It took combined effort of an artist and 400 volunteers to transform the Louvre's main courtyard into a stunning work of art.
The project took 400 people and nearly 2,000 pieces of paper to complete.
And it took tourists about one day to destroy.
The artist, a well-known French street artist known only as JR, said this was supposed to happen, however.
The piece was partially intended to comment on the impermanence of life.
"The images, like life, are ephemeral. Once pasted, the art piece lives on its own."
"The sun dries the light glue and with every step, people tear pieces of the fragile paper. The process is all about participation of volunteers, visitors, and souvenir catchers."
The installation transformed the entire main courtyard into what looked like an x-ray view of the foundations of the pyramid.
The installation was absolutely stunning.
Come discover the Great Pyramid this weekend @MuseeLouvre https://t.co/aHgwmx4d1a— JR (@JR) 1553934392.0
Can’t believe this happened 👀 merci @museelouvre ! #JRauLouvre https://t.co/mPC4Hw2Wlt— JR (@JR) 1554060393.0
The process of its destruction was amazing to see, as well.
This project is also about presence and absence, about reality and memories, about impermanence. https://t.co/ic1vlqXjvG— JR (@JR) 1554030167.0
The work that went into transforming the entire main courtyard was no small feat.
It took those 400 volunteers four whole days to accomplish it.
Team work @museelouvre ! Everyday hundreds of volunteers come and help to realize the biggest pasting - follow the… https://t.co/lIbHLldHiK— JR (@JR) 1553780978.0
It is still a little uncomfortable to see the work destroyed, even knowing that the artist intended it, much like thoughts of the impermanence of our own lives.
The world lost an amazing artist, and friend to JR, on Saturday while the installation was being done: Agnès Varda.
Varda was a well-known French-Belgian film director, photographer and installation artist. Varda made the very first French New Wave film, back in 1954, and devoted the rest of her life to the arts.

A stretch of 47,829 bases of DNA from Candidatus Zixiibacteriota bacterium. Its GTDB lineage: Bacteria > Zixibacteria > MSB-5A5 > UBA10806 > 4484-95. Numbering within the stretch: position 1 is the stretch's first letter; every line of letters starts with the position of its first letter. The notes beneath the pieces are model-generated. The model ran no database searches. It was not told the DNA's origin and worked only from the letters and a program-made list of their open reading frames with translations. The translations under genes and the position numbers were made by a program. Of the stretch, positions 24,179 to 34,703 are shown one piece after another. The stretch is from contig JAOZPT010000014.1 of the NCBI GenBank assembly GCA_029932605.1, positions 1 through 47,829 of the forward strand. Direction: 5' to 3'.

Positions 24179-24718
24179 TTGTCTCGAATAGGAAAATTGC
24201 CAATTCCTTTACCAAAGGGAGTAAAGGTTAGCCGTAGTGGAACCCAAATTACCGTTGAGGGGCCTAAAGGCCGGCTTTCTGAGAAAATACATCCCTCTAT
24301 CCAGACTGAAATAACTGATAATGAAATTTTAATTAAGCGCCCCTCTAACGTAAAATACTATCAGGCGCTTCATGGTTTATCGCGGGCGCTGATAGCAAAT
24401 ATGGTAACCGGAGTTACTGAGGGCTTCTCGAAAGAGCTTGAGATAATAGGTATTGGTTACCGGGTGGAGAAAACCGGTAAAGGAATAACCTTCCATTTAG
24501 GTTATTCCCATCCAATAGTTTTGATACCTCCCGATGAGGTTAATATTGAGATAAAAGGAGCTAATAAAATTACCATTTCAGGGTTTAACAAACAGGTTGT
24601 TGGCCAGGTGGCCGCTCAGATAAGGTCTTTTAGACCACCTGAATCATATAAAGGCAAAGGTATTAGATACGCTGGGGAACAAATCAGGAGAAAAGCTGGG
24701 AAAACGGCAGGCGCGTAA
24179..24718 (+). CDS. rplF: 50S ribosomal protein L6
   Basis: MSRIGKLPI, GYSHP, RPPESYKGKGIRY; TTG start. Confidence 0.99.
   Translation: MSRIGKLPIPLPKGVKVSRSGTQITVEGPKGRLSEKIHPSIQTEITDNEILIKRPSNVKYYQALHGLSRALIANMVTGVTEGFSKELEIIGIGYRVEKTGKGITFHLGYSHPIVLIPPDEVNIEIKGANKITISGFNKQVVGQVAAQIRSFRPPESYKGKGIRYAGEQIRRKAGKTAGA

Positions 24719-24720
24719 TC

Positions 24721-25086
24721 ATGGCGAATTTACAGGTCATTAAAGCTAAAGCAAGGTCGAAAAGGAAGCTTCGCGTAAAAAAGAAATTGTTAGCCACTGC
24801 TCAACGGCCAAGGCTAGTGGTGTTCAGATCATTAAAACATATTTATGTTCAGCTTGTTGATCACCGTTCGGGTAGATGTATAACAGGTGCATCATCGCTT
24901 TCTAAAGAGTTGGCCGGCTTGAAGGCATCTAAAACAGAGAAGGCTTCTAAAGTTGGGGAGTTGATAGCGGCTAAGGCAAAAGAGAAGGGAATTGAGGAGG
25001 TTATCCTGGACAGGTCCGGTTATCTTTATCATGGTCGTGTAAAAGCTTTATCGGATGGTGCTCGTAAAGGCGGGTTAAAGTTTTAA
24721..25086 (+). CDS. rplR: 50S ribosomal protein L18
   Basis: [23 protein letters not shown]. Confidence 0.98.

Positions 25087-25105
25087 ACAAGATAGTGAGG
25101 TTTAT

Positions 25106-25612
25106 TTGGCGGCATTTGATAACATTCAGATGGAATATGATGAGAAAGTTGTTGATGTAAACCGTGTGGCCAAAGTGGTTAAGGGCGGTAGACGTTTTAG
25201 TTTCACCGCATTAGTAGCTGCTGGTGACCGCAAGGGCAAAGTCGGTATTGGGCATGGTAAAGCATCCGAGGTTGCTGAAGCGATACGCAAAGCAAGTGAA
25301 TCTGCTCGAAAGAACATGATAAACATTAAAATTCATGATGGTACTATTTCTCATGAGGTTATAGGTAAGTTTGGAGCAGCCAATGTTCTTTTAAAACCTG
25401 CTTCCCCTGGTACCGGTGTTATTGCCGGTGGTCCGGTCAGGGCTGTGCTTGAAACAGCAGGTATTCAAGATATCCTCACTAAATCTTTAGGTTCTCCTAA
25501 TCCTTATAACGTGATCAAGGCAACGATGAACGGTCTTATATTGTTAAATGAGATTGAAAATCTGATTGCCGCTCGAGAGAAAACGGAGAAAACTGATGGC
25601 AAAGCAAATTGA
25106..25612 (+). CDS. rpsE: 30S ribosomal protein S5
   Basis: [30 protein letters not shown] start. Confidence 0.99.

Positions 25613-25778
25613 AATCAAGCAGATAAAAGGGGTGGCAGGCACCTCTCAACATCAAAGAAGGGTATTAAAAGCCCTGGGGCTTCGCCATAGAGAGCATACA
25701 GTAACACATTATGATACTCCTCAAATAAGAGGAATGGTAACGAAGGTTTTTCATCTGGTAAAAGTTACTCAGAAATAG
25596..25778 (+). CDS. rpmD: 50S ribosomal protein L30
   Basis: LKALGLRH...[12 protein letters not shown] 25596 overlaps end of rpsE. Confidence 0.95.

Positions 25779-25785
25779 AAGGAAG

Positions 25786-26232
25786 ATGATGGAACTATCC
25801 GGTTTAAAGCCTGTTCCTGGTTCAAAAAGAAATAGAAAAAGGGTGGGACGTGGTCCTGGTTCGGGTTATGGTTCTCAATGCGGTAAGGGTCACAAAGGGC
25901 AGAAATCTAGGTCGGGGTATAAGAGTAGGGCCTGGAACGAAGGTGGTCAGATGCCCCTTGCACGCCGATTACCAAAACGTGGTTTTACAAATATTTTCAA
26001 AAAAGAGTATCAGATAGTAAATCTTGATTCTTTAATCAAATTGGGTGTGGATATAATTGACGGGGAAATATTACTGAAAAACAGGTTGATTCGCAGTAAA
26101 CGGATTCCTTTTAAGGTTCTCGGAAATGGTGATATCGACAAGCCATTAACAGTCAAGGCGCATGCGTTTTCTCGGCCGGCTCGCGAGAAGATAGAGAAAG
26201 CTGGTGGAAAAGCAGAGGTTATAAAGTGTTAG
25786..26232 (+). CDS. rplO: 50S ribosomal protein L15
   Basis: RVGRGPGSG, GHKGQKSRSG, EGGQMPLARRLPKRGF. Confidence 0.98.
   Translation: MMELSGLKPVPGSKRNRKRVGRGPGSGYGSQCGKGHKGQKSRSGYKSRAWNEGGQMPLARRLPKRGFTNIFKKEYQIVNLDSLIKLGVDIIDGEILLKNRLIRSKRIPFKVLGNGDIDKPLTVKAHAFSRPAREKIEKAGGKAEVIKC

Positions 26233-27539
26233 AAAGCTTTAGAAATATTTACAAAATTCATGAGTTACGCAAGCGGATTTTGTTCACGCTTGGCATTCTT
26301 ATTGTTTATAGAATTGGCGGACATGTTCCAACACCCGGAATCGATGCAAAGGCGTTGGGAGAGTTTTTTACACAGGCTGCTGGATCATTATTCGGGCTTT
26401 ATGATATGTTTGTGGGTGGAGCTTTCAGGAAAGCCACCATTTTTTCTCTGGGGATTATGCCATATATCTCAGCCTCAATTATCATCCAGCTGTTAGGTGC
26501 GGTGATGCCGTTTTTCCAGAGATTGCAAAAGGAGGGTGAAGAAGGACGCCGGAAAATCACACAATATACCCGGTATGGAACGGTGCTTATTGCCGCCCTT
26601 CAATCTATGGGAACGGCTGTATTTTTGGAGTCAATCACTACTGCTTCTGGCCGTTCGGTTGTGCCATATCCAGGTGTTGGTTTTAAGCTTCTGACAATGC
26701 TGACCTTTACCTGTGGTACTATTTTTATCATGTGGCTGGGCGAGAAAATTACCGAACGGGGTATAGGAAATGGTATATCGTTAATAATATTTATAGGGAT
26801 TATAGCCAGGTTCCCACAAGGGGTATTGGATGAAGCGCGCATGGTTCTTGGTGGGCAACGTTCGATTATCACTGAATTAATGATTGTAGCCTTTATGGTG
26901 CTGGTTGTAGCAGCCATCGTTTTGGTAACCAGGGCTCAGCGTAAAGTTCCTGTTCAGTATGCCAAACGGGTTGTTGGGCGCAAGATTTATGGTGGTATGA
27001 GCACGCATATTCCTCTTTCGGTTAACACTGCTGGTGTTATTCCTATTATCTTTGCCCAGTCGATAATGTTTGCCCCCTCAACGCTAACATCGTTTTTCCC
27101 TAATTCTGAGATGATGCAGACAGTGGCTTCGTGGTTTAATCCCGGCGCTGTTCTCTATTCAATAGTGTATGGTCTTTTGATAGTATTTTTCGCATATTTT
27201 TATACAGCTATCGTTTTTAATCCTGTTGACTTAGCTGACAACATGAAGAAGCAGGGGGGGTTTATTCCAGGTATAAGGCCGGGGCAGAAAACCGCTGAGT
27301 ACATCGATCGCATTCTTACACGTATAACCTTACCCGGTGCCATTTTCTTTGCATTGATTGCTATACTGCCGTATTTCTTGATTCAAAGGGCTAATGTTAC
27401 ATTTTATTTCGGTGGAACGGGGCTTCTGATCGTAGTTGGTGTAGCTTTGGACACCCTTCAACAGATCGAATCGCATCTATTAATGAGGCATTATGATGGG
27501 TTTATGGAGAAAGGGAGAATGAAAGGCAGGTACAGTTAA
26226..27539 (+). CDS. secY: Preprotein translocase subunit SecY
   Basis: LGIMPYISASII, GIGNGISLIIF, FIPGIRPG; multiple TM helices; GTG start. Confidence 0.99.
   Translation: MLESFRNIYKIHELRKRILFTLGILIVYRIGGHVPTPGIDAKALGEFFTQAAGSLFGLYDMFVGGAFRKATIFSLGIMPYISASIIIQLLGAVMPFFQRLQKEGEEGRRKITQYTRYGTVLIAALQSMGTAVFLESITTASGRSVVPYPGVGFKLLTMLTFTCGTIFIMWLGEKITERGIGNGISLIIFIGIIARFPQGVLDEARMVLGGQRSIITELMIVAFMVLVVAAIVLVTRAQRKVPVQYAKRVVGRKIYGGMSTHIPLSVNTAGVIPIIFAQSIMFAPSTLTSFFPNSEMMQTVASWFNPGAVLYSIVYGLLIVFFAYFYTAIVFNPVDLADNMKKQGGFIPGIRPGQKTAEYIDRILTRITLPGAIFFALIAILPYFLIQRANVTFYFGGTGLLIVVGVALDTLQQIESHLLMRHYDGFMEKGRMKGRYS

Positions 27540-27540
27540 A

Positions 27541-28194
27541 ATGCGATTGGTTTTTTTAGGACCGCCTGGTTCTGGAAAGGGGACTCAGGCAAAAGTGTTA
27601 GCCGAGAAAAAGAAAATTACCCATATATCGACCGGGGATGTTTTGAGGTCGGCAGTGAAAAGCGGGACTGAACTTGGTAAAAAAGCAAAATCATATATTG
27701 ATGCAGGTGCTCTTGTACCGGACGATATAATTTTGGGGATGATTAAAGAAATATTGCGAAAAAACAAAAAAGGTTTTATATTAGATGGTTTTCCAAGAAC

The two have been friends for years, and collaborated on the film Faces Places, which documented their travels around France and doing art installations and interacting with the people.
You can see a trailer for Faces Places below.
Faces Places (Visages, Villages) – Trailer official (English) from Cannes (new)youtu.be
JR dedicated the Louvre installation to Agnès in a tweet, saying he'd made something that was visible from the sky, so he was sure she could see it.
I finished this one for you Agnès Varda, you loved people, pasting and illusion ... ❤ I am sure you can see it. I… https://t.co/lZX4yliGjz— JR (@JR) 1553964972.0
This will make sense tomorrow ... @MuseeLouvre https://t.co/TS2geiClBY— JR (@JR) 1553898330.0
The people of Twitter were stunned by the scope and beauty of the installation and JR's dedication to finishing it.
@JRart It is beautiful work. My condolences on the loss of your dear friend. She was a treasure.— Chris Duarte (@Chris Duarte) 1553965056.0
@JRart @TimoChalmt This is the most beautiful thing I’ve seen and read these last days 😌😢💕— musettamay (@musettamay) 1554037217.0
@JRart @MuseeLouvre Il est fort, pour amour pr Agnès il a pas quitté son poste aujourd’hui afin de finir son œuvre… https://t.co/ENYV5aNg2D— Leyylou (@Leyylou) 1553919360.0
@JRart @MuseeLouvre « Présence et absence, réalité et souvenir ». Une pensée aussi vers Agnès Varda certainement, derrière ces mots, non?— Moctar KANE (@Moctar KANE) 1554032862.0
Art is impermanent, as are we, and being reminded of that often makes people uncomfortable.
That discomfort, though, can be a powerful reminder to live in the moment and do what we can with the time we have.